China defaults – positive signs and a warning to the world
December 4, 2020
5 Mins Read
By Stephen Li Jen
The default of the AAA-rated local State Owned Enterprise (SOE) Yongcheng Coal shocked the Chinese credit market in early November. This is not a private enterprise but one backed by the second largest economy in the world. It is not surprising then that this triggered a sell-off in a series of weak local SOE bonds, and a resultant credit spread widening.
This event has also triggered a modest liquidity squeeze due to the concentrated redemptions of onshore funds. The mini-panic settled down in late-November on the back of Yongcheng Coal’s solution of repaying 50% of the principal and rolling over the repayment of the remaining amount outstanding to 9 months later.
This deal came after the central government regulators’ warning to local government and the creditors. In addition, on 30 November, the People’s Bank of China (PBOC) injected 200 billion Yuan into the market through a one-year Medium-term Lending Facility for financial institutions. The intention of this is to provide liquidity and to prevent systemic financial risk.
Although this round of sell-off has subsided, investors will restructure their credit selection processes and become more cautious on the local SOEs bond selection. Greater emphasis will be placed on the repayment capability of the companies themselves and the belief that the local government guarantee may break down permanently.
There can be little doubt that credit defaults are coming. We are witnessing a self-imposed stress test in the Chinese credit markets. However, in the long term, we see this as a very positive event for the China bond market – and a healthy process - that will fit well with the credit market reforms that China is conducting. As the PBoC’s Governor Yi Gang said this month, any government bailout should be exited gradually and orderly without triggering any systemic risk. We believe that the credit market will be healthier and more mature when the repricing process is complete, and when the spread is able to properly reflect the credit risk.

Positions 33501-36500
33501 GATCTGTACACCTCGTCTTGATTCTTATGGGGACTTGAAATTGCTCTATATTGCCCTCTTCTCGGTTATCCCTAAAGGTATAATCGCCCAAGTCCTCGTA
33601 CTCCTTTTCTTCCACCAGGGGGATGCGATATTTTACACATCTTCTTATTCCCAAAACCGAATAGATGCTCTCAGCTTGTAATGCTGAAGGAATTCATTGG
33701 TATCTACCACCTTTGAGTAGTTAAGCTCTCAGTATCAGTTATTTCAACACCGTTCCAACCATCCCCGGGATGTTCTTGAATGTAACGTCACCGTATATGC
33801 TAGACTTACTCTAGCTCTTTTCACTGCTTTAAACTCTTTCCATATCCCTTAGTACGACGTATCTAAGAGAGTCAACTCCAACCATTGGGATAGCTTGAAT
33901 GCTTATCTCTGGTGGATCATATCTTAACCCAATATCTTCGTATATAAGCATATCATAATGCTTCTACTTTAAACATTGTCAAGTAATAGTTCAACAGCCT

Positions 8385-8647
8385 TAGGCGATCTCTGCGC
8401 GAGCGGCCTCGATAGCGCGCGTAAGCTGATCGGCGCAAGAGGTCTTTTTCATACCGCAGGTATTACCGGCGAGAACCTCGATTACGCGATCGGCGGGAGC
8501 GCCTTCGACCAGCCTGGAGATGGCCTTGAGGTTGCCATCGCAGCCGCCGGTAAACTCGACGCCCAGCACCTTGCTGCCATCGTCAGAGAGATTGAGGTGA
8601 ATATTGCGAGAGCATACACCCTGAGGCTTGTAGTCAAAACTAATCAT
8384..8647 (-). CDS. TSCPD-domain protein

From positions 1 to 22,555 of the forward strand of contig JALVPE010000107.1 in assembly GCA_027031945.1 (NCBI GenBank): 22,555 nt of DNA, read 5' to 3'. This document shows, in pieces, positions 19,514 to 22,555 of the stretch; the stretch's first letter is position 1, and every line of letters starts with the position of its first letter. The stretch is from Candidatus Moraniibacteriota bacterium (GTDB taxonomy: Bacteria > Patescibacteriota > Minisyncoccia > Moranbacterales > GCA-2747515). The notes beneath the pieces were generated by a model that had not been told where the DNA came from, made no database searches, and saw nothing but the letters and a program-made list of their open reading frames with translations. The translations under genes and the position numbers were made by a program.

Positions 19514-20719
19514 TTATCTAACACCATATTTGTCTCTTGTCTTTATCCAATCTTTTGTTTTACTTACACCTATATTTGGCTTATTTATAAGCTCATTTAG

Investors may think that what has been happening in China is a curious development particular to China – we are not convinced.
When it comes to cyclical economic health China is in poll position. This is why the spate of credit defaults in China should alert investors to the risk of latent problems in all economies, not just China, from the pandemic shock and years of excess leverage. Few would contest the prediction that there will be widespread bankruptcies in Europe, US, the UK, and Japan in the coming quarters, after the pandemic is arrested, and after the world comes out of its ‘medically-induced coma.’ So, in addition to our expectation of the US bond yields to steepen in H1 2021 (with the 10Y yield rising to at least 1.50%), credit spreads will also likely widen in the US and Europe. Further, pressures on the peripheral sovereign bonds in Europe may return, forcing a reaction from the ECB.
We suggest that investors don’t read the news about China’s credit defaults as a mere curiosity of a country far away. Instead, this is very valuable information for the rest of the world in the months ahead.
What happened in Japan 20 years ago has turned out not to be a curiosity but a leading indicator of what has happened to much of the developed world. What is happening in China is potentially a blueprint for what we might see in many other parts of the world in the coming period.
There is a delay only because China came out of the pandemic induced shutdown first, and this lead-lag in timing should be taken as a precious source of information.